I was listening to an NPR interview with author Sam Weller on the subject of Ray Bradbury. It was a remembrance of the man who wrote The Martian Chronicles, Fahrenheit 451 and many, many other books and who died on June 5th. Weller penned The Bradbury Chronicles: The Life of Ray Bradbury and in the process became a friend of Bradbury’s.
There were little particles of interesting information; for instance, that Bradbury had never driven a car in his life because he witnessed a car accident as a fourteen-year old or that he never wrote with an outline, but instead felt that he was simply a medium for his characters and trusted them to fill the pages.
I became very engrossed in the interview, enjoying it thoroughly through to the end, but was struck by one thing in particular. Ray Bradbury used to quote Yoda, from Star Wars, to Weller, saying, “Don’t think, just do!” He contended that we writers had a tendency to over-analyze and also found that many writers spent more time whining about how difficult writing was than actually writing. He had contempt for the “intellectual, New York writer set” that brooded, in his opinion.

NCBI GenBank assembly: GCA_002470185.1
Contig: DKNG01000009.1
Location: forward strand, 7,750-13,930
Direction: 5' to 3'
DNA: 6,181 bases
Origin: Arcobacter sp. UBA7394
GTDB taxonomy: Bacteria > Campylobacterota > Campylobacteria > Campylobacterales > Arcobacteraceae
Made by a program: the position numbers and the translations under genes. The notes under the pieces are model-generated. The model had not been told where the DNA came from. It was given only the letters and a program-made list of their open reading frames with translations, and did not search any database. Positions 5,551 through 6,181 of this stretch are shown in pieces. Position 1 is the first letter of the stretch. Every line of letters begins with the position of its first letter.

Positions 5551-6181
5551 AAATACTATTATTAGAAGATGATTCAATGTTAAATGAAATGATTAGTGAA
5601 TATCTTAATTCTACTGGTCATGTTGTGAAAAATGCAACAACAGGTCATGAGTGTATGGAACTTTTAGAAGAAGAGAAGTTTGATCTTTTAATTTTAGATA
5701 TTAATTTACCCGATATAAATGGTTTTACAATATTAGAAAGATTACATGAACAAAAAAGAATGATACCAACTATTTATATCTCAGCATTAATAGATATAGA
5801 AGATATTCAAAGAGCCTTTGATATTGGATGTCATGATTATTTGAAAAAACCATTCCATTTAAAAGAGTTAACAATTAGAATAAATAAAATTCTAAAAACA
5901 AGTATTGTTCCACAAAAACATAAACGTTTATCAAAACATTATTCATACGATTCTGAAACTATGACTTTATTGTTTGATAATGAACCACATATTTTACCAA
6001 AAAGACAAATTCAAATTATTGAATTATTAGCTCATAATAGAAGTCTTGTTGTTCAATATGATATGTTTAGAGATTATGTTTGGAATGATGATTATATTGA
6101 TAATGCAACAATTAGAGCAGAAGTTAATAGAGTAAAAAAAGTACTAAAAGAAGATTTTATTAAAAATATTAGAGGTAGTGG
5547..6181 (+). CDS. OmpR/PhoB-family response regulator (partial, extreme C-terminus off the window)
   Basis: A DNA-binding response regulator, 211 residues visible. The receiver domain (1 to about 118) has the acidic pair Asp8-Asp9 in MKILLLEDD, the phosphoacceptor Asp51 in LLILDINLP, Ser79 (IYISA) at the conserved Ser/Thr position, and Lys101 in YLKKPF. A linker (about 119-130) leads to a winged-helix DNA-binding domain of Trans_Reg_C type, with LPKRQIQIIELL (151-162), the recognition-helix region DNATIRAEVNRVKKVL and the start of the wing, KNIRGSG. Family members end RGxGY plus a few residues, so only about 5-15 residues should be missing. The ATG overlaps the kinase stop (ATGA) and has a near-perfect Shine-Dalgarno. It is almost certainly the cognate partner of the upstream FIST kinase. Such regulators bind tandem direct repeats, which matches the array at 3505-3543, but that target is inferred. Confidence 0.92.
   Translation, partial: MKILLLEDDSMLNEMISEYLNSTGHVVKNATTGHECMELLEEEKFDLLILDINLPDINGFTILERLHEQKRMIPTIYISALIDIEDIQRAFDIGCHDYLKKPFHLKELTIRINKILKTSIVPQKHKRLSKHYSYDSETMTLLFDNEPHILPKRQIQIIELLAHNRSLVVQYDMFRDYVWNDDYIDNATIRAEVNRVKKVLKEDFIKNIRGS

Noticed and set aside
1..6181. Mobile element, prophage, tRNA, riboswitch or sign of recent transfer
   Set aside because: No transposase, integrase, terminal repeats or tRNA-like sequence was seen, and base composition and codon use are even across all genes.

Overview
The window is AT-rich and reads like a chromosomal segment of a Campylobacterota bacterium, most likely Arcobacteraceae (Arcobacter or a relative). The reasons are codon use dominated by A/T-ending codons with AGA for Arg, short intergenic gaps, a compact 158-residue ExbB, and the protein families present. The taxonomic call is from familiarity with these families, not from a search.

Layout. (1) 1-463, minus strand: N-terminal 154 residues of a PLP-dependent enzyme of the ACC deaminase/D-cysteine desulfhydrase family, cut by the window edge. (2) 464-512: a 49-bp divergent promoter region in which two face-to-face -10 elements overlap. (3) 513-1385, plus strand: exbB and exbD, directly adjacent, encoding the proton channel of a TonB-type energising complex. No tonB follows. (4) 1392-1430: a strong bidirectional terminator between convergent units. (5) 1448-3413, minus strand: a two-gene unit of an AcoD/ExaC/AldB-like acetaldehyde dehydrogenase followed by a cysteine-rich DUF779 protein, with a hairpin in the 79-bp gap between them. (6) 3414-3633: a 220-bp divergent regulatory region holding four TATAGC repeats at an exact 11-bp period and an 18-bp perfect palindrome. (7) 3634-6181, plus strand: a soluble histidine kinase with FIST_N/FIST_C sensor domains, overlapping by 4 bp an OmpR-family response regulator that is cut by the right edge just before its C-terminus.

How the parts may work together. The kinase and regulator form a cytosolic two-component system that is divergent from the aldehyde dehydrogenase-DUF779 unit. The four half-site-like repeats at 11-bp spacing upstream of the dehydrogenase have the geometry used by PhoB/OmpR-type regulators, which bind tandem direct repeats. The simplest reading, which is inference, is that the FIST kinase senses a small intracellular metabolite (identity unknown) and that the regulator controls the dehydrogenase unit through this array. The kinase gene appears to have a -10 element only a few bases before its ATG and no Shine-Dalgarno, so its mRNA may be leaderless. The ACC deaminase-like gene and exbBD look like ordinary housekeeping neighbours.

I came home and sat down, after having brooded for nearly a month, and straight out of the box wrote the first page of a novel I’ve been noodling about for some time. It’s good and like Bradbury, I just let go and let the characters do the work.
I had forgotten how to do this. But every time I slip into this mode of writing it works for me. I think I’ve been over-analyzing because my marketing side has been so prominent lately. But, whatever the reason (I don’t want to waste time analyzing it!), Bradbury’s simple joke rang true for me. I’ve posted a reminder on the wall next to my laptop.
Don’t think, just do!
P.S. Bradbury also said, according to Weller, “Jump off the cliff, and build your wings on the way down.” Maybe I’m really Bradbury’s long lost love child.